The fact of the matter is that this stuff is Reynolds's entire métier, stretching back to when he called for vigilante executions of "looters" during Katrina or lauded  William "Gosh I didn't mean to shoot my wife in the head" Burroughs as some kind of Second Amendment hero.

September 22, 2016 in Faculty News, Law Professors Saying Dumb Things, Legal Profession, Of Academic Interest | Permalink

September 20, 2016

The turmoil at the University of Florida over its tax program

Blog Emperor Caron has been tracking this--one might start here.  One peculiarity of the critical analysis of the tax program by UF faculty member Robert Rhee is that, in discussing the Sisk data on faculty citations, he fails to note (at least not that I saw) that tax is a low-citation field compared to corporate or constitutional law or just about every other field!  That does lead me to wonder about the reliability of other parts of his analysis.

Meanwhile, the drama continues here, with Rhee replying to a colleague.  I must admit, the spectacle of this debate about a school's program playing out on blogs is an embarrassment by itself.  Between the Blog Emperor and the perpetually aggrieved Jeffrey Harrison (who naturally, has been weighing in on this affair), also a UF faculty member, Dean Rosenbury has her hands full!   Florida was fortunate to get a Dean of this caliber, folks there should behave better!

September 20, 2016 in Faculty News, Of Academic Interest, Rankings | Permalink

September 19, 2016

20/20 report on the Markel murder and investigation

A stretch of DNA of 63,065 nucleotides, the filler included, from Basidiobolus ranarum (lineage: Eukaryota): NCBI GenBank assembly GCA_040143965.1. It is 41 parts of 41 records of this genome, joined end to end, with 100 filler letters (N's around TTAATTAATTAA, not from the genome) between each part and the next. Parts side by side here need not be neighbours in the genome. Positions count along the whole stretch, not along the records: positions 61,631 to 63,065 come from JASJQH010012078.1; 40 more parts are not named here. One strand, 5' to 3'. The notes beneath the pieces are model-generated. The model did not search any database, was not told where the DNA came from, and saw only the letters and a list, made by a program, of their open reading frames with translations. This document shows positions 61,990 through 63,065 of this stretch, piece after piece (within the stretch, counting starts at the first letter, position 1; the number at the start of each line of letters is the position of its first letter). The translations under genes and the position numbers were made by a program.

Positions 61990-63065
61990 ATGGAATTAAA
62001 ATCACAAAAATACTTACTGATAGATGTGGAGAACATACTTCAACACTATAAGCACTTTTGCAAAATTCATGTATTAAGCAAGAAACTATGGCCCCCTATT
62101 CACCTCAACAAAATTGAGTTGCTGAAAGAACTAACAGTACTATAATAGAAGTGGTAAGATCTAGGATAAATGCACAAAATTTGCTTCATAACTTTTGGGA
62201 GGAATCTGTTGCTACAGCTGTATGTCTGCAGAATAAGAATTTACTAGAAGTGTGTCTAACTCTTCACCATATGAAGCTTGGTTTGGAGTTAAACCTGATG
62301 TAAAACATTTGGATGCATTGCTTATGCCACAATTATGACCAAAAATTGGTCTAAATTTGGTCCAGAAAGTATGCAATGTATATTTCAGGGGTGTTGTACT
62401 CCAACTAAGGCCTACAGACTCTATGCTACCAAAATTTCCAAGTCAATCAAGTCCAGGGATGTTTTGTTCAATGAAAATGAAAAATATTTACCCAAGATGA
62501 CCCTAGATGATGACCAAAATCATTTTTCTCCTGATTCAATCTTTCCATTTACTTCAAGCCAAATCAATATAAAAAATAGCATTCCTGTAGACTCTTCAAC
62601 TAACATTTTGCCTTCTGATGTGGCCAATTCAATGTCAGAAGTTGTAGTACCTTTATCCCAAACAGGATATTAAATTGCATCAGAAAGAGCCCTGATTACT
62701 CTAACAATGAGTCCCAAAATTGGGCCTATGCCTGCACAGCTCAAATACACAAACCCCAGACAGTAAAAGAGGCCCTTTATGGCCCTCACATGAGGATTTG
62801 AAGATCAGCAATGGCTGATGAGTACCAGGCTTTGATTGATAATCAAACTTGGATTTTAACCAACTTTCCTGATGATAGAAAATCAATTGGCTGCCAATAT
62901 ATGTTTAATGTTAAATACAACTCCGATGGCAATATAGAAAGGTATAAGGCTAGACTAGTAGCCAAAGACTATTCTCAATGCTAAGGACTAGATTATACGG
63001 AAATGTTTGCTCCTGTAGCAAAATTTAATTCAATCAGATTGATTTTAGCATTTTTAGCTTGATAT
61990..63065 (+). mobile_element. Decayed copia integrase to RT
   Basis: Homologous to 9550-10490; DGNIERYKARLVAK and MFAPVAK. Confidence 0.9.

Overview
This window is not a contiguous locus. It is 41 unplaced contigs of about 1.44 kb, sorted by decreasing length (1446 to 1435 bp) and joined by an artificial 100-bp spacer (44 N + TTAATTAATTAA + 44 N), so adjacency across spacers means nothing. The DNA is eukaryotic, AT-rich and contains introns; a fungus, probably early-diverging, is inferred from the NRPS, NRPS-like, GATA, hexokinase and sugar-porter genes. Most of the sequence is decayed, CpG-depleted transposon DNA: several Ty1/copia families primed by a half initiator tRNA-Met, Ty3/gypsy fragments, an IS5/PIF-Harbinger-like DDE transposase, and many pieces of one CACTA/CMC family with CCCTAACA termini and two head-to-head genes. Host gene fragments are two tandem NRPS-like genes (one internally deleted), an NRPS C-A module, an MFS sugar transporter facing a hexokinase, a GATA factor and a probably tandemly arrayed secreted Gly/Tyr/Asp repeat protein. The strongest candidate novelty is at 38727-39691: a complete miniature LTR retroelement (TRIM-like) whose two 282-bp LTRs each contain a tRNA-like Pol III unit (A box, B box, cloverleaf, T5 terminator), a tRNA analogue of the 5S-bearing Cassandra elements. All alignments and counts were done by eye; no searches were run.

They did a nice job putting it all together.  The only open question that emerges after watching this is:  how many of the Adelsons will be indicted?   I think it's also worth noting that the Tallahasee police really did an impressively, thorough investigation that solved this crime.  In the aftermath, I heard a lot of bad-mouthing of the local police, but in fact it's clear they did outstanding police work.  One crucial aspect of the rule of law is that serious crimes, like murder-for-hire, are thoroughly investigated and wrongdoers identified, and that seems to be what happened here.

September 19, 2016 in Faculty News, Of Academic Interest | Permalink

September 14, 2016

The decision not to arrest or indict Dan Markel's former brother-in-law and his girlfriend in connection with his murder-for-hire


The latest from the local Florida newspaper.  I'm curious to hear what my readers with relevant expertise think:  is there really not a very good circumstantial case here?  And without it, how will the motives of the killers awaiting trial be established?

Submit comments only once, they may take awhile to appear.

ADDENDUM:  One wonders if the Markel family will bring a civil action against the Adelson family (though probably not against the mother of their grandchildren, who seems the least implicated in all this given the circumstantial evidence).